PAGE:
"Best Meteor Shower of the Year" Will Light Up the Sky This Weekend—How to See It

The highly anticipated spectacle could produce up to 100 visible meteors per hour.

Even though the sky can be a pretty impressive sight on any given day of the week, it's always fun to catch an awe-inspiring and anticipated celestial event. Whether it's a special eclipse, lunar phenomenon, or series of shooting stars, the experience can be memorably great when conditions are just right. But some annual occurrences on the calendar still stand out as must-see events. And this weekend, the "best meteor shower of the year" will light up the sky in a dazzling display. Read on for more on how you can see the show for yourself.

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The Perseid meteor shower will create "fireballs" and "explosions of light and color" this weekend.

A person watching a meteor shower in the night sky standing next to their tent
iStock / bjdlzx

Summer is prime season for many amateur astronomers, both because of warmer weather that makes viewing more comfortable and the number of major celestial events that happen to take place. But this weekend, the Perseids will peak in a stunning display that NASA calls "the best meteor shower of the year."

The highly anticipated annual event is created by the Earth passing through the dust trail of comet 109P/Swift-Tuttle, which orbits the sun once every 133 years and last came through the inner solar system in 1992, according to the space agency. As the tiny particles enter our atmosphere and begin to fall toward the ground, they burn up and create the stunning spectacle sometimes referred to as "shooting stars."

The Perseids' stellar reputation comes in part from how active it is, with many years seeing an average of up to 100 meteors per hour, according to NASA. But the "shooting stars" it produces are also uniquely vivid and captivating, often creating long, bright, and colorful "wakes" and dazzling fireballs that are "larger explosions of light and color that can persist longer than an average meteor streak."

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One significant difference could make this year's Perseid meteor shower even better than usual.

A silhouette of a parent and child watching a shooting star next to their telescope
iStock / m-gucci

While many people make it a point to catch the Perseids every year, those who go outside to get a glimpse will likely get an even better view than usual. That's because this year will see the shower's peak falling on a night with a slim waning crescent moon that's only 8 percent illuminated, Space.com reports.

The reduced glare will make it much easier to catch the full brilliance of meteors, which can otherwise appear fainter due to the increased magnitude. Conditions will also be improved because the moon won't rise until very late into the evening, closer to sunrise, around 3 a.m.

"Compared to last year when the moon was full, this year is going to be great," Bill Cooke, lead scientist with NASA's Meteoroid Environment Office, told Insider.

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The Perseids will reach their peak this Saturday evening through early Sunday morning.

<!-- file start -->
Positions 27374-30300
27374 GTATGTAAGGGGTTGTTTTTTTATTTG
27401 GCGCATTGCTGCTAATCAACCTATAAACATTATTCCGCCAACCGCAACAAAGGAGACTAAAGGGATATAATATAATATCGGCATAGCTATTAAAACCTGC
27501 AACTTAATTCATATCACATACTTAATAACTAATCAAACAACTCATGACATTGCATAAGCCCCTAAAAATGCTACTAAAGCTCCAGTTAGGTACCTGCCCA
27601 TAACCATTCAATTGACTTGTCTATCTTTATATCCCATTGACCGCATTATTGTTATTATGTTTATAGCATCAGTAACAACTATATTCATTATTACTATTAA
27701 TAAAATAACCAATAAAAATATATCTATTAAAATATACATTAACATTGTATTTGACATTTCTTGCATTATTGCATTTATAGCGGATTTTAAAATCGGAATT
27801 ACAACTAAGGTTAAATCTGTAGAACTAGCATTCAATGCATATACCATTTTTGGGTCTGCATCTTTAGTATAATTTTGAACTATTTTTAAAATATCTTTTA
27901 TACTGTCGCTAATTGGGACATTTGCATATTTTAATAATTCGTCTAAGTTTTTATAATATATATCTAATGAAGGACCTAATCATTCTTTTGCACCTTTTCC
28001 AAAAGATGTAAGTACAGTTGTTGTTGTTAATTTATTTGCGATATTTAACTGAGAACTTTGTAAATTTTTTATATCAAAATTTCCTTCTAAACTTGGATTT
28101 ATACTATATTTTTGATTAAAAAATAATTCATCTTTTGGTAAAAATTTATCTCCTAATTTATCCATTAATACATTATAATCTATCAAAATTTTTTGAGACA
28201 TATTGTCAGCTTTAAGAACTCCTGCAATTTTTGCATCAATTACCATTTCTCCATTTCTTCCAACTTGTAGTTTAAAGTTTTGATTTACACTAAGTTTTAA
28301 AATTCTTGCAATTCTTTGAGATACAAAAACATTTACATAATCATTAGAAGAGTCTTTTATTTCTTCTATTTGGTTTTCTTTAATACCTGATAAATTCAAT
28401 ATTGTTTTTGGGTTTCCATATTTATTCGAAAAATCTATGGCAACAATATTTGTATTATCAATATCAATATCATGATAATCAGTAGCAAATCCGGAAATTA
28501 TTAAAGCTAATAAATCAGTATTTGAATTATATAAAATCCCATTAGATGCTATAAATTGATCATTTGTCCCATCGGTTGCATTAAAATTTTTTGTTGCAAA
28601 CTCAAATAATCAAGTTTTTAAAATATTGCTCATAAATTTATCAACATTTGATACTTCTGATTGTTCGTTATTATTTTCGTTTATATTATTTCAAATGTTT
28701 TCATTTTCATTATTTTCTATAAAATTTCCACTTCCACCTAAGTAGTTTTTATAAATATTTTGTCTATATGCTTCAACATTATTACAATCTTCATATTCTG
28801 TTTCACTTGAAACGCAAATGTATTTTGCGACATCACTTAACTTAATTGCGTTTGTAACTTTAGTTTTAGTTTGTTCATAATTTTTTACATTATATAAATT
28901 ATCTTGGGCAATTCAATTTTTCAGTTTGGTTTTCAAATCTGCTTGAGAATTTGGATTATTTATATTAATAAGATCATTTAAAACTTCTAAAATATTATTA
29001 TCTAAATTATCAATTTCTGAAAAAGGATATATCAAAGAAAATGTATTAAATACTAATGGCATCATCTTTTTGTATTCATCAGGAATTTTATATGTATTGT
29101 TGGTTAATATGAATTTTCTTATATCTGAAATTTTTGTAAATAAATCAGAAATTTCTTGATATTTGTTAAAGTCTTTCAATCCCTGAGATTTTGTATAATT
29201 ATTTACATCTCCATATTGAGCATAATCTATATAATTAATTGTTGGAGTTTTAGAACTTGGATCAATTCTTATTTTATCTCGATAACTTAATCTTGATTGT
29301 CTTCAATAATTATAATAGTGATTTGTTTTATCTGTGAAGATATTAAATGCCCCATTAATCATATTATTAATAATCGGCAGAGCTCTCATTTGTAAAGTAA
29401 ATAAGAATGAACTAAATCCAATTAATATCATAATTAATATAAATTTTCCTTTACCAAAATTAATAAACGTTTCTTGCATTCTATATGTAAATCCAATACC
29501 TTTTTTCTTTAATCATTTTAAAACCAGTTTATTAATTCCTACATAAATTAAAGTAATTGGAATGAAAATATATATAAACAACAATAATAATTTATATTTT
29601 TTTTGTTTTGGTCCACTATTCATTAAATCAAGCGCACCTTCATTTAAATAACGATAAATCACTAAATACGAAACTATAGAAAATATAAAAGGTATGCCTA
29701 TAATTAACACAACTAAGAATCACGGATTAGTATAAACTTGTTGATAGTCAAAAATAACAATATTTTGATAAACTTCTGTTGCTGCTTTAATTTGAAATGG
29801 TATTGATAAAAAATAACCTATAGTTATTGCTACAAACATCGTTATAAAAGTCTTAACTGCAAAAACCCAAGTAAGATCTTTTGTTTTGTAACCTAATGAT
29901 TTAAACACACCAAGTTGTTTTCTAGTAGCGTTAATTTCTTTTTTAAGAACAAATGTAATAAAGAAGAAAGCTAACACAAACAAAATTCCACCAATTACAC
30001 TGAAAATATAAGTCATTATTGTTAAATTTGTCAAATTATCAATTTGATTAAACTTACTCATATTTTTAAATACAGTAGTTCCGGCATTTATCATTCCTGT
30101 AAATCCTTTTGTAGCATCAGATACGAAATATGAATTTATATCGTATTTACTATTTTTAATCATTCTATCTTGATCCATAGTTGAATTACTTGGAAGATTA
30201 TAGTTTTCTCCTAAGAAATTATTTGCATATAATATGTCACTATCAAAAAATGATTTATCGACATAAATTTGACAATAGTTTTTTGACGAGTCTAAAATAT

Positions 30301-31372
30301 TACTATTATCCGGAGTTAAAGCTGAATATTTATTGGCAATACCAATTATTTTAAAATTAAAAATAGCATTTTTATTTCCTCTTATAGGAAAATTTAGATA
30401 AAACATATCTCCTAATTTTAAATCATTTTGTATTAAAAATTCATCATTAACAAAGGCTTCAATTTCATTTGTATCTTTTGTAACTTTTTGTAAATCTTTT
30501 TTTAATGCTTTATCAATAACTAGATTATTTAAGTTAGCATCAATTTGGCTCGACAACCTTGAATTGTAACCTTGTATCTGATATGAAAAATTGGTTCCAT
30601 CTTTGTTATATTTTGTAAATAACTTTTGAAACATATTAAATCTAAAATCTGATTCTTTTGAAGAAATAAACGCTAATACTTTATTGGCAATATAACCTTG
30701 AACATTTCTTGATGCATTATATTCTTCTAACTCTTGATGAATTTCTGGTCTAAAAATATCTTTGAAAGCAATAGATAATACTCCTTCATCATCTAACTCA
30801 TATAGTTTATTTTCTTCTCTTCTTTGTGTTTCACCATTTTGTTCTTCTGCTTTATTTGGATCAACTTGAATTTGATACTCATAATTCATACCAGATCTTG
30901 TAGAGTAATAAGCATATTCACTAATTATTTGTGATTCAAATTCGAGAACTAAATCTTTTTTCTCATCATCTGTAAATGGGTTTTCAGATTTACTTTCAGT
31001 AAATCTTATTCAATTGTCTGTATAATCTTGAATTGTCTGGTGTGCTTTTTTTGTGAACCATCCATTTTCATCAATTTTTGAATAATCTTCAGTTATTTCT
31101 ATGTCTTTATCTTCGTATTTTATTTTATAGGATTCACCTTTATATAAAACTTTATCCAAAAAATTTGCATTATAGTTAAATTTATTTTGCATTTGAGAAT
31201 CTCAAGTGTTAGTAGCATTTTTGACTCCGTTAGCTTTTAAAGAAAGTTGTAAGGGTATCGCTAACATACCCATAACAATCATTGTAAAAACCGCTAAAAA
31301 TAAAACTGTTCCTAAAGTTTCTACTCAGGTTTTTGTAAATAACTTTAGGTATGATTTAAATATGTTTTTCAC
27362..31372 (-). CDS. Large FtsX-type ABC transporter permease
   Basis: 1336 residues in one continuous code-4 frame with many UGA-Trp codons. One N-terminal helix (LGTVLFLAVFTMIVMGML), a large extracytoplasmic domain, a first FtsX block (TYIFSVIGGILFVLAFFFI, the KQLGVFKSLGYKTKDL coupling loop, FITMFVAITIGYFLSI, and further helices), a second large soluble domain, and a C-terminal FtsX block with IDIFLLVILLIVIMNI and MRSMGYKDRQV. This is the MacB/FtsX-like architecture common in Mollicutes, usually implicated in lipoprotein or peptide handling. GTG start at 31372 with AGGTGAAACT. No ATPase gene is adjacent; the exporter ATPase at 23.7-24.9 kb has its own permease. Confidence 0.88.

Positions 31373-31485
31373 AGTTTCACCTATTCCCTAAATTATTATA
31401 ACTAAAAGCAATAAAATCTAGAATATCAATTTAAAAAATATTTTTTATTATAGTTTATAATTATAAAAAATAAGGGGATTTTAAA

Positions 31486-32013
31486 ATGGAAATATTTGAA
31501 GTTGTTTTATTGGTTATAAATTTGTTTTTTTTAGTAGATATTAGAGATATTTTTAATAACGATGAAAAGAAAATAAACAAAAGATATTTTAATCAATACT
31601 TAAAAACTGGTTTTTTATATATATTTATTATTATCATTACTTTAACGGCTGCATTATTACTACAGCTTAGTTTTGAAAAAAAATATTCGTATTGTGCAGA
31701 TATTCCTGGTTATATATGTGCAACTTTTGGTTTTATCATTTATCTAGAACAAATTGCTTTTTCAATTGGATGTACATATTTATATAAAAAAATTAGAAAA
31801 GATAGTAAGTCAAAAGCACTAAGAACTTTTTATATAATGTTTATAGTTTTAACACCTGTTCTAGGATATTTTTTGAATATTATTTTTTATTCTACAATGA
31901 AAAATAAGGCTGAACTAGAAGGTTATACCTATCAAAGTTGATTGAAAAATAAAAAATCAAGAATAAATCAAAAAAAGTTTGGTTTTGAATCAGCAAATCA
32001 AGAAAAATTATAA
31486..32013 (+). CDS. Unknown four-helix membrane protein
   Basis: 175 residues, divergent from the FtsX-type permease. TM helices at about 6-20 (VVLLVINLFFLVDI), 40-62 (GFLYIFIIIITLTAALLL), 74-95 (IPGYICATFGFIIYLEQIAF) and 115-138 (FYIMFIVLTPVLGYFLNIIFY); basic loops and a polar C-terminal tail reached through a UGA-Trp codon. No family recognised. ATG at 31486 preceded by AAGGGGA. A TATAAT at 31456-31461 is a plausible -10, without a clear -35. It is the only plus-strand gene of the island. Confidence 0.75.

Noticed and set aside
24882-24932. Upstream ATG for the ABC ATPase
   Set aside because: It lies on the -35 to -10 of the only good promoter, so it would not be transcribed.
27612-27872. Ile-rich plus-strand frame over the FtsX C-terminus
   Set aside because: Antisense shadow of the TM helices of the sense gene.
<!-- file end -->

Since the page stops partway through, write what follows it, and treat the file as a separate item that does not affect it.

A family camping in a tent while looking up at the Milky Way and night sky

If you're hoping to catch the Perseids at their most active, you might want to clear out any evening plans you have for this coming weekend. The show is set to reach its peak in the early morning hours of Aug. 13 at around 4 a.m. EDT, making Saturday night and pre-dawn Sunday the ideal viewing window, according to Space.com.

Besides this year's improved visual conditions, Cooke says the Perseids are worth catching because they really only compare to one other meteor shower all year long.

"The difference is the Perseids occur on a nice, warm summer's night. The Geminids are mid-December, and you freeze your tail off," Cooke told Insider.

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Get comfortable and prepare yourself for a potentially late night.

shooting star in the night sky, interesting facts

If you're already booked through the weekend, you can still make time to catch some of the Perseids: The show will wind down while still producing visible meteors for the rest of the month. But regardless of when you're planning on stargazing, there are a few tips to always keep in mind to make sure you have the best experience possible.

Just like the moon can drown out other celestial objects, light pollution from bright cities and streetlights can make it much harder to get a great view of the action. Once you've settled in, you'll still need close to 30 minutes for your eyes to fully adjust to the darkness—which makes it equally important to refrain from looking at your phone's bright screen, according to NASA.

It's also a good idea to look at your local weather forecast, which can determine if weather conditions will allow for viewing and help you figure out how to dress comfortably for the temperature. It's best to bring along a blanket or chair that will enable you to recline and look above.

"Just lie back with your eyes and take in the sky, and you'll see Perseids zip along the sky," Cooke told Insider.

Zachary Mack
Zach is a freelance writer specializing in beer, wine, food, spirits, and travel. He is based in Manhattan. Read more
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